The entrecôte premise is generally credited to Geneva's famous Café de Paris, which has been serving nothing but entrecôte steak with a secret special sauce, unlimited chips and a salad, since 1942. The first Relais de Paris (often simply called Entrecôte) opened in Paris in 1972, followed by Marbella, Beirut, Dallas, Montreux, and now, South Kensington.

So it is an Identikit, "replica-catering" concept, born fully formed in Walton Street under a cherry-red awning. Inside, a sleek bar with a video screen runs down the right-hand side, and a smart banquette and white-clothed tables down the left. The chairs are strange hybrids of wood, steel and upholstery; lighting is warm; and there are plenty of coat-hooks ready for the season's tweeds and animal prints. It's part brasserie, part sports bar - in a Pizza Express kind of way.

The service brigade consists of slim, black-clad, pony-tailed, dark-haired girls who have obviously arrived in a job lot from a land that has heard about restaurants but has no current experience of them. So sweet are they that you feel like applauding when one successfully carries a tray of drinks to a table, opens a bottle, or pours a glass of wine without mishap.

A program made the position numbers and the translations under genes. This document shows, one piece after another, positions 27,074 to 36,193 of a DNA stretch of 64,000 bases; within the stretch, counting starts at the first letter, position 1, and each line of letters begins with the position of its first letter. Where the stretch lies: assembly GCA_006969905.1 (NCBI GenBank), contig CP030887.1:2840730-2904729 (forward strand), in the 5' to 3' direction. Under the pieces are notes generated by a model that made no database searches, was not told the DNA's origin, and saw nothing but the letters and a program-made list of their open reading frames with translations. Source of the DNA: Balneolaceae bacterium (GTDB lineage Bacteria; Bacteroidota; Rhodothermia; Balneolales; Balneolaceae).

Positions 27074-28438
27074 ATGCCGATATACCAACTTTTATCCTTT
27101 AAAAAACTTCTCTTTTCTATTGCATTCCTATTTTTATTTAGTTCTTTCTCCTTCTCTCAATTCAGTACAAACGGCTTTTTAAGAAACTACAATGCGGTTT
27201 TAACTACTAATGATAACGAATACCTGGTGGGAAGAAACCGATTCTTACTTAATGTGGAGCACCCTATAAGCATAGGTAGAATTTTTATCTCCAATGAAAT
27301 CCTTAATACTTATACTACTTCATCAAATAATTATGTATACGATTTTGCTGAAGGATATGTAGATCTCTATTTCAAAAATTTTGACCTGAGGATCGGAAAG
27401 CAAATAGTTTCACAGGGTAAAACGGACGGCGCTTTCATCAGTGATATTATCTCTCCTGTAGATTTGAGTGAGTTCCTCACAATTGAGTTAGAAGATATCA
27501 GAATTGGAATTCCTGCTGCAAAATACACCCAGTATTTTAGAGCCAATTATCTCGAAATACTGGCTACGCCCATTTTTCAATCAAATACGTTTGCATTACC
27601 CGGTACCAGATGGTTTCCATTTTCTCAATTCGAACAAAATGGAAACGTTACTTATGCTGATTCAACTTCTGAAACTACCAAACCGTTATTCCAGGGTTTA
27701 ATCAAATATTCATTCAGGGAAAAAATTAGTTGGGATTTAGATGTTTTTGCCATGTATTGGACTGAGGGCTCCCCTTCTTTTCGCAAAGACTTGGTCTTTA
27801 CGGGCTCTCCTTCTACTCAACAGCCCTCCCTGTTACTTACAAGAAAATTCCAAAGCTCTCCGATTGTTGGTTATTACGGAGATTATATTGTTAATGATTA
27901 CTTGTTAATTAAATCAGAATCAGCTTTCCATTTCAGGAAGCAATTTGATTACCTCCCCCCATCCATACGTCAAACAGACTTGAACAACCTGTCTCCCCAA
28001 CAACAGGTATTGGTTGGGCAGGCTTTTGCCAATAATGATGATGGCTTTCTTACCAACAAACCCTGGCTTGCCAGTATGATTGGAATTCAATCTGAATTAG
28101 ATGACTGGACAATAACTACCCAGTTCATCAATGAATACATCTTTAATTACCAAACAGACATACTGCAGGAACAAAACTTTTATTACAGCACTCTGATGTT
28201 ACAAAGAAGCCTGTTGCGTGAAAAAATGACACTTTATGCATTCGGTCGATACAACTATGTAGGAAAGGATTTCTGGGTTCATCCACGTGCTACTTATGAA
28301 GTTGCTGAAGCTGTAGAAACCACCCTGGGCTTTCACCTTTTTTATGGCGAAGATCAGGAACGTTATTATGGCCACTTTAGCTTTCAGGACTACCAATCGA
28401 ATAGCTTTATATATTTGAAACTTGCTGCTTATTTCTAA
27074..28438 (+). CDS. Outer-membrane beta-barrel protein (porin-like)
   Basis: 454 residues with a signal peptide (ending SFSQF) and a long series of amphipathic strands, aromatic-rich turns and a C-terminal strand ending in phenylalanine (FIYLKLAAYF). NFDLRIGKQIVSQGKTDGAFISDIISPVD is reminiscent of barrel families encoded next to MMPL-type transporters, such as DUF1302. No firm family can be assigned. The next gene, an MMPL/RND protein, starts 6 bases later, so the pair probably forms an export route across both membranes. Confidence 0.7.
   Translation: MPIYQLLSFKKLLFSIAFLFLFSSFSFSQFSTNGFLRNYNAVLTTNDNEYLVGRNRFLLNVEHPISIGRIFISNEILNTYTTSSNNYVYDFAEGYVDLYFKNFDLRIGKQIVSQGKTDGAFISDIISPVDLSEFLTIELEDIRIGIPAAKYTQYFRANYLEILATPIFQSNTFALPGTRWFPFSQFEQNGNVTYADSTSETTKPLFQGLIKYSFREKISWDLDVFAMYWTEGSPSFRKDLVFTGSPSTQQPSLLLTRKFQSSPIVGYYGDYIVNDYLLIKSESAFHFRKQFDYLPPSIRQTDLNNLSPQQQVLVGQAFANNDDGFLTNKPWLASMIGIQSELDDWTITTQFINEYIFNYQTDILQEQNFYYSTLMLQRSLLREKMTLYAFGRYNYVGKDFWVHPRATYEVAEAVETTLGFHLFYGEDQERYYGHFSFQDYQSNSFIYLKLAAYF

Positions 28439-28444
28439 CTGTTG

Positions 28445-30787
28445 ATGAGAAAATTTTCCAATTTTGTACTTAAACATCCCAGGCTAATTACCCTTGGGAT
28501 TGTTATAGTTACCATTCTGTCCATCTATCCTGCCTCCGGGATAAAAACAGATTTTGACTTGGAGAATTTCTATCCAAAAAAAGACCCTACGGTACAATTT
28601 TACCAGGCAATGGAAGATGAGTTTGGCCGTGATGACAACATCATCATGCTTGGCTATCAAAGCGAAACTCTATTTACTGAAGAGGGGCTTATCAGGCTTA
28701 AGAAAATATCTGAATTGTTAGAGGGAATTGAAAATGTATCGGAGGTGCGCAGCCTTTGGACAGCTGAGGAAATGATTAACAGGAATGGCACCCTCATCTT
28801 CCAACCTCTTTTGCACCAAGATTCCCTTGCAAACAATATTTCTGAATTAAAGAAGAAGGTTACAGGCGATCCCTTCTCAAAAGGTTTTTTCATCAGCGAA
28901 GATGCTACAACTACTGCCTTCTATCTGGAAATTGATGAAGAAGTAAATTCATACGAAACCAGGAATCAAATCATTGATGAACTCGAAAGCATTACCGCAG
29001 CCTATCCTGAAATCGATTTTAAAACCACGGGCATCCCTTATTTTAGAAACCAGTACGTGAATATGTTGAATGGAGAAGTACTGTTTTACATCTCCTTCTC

The menu, as you can imagine, is short, so that ordering a meal taxes neither the staff nor the diner. Starter salads come quickly - small plates of soft leaves in a likeable dressing, with interchangeable spare parts (tomato and basil, walnuts, croutons and bacon).

It is the steak that is the problem. Fanned out on the plate in medium-rare slices, it has visible black grill marks, but no other sense of the grill - no sizzle, no smokiness and no steaky juices. It is about as interesting as a pre-grilled steak reheated in a microwave.

The butter-based, lightly spicy sauce is split. I cannot believe it is meant to be like this, separated into a clear golden grease spotted with anchovy-coloured globules. It is quite dreadful, and taints everything it touches. I ask instead for some un-secret Dijon mustard, and things start to look up. It is well-balanced, smooth, creamy, integrated, lively and fresh, by far the best thing in the house. A bottle of Pugliese Allora Primitivo red (£27.50) does a workmanlike job, and the chips are fine - lightly golden, crisp, and salted.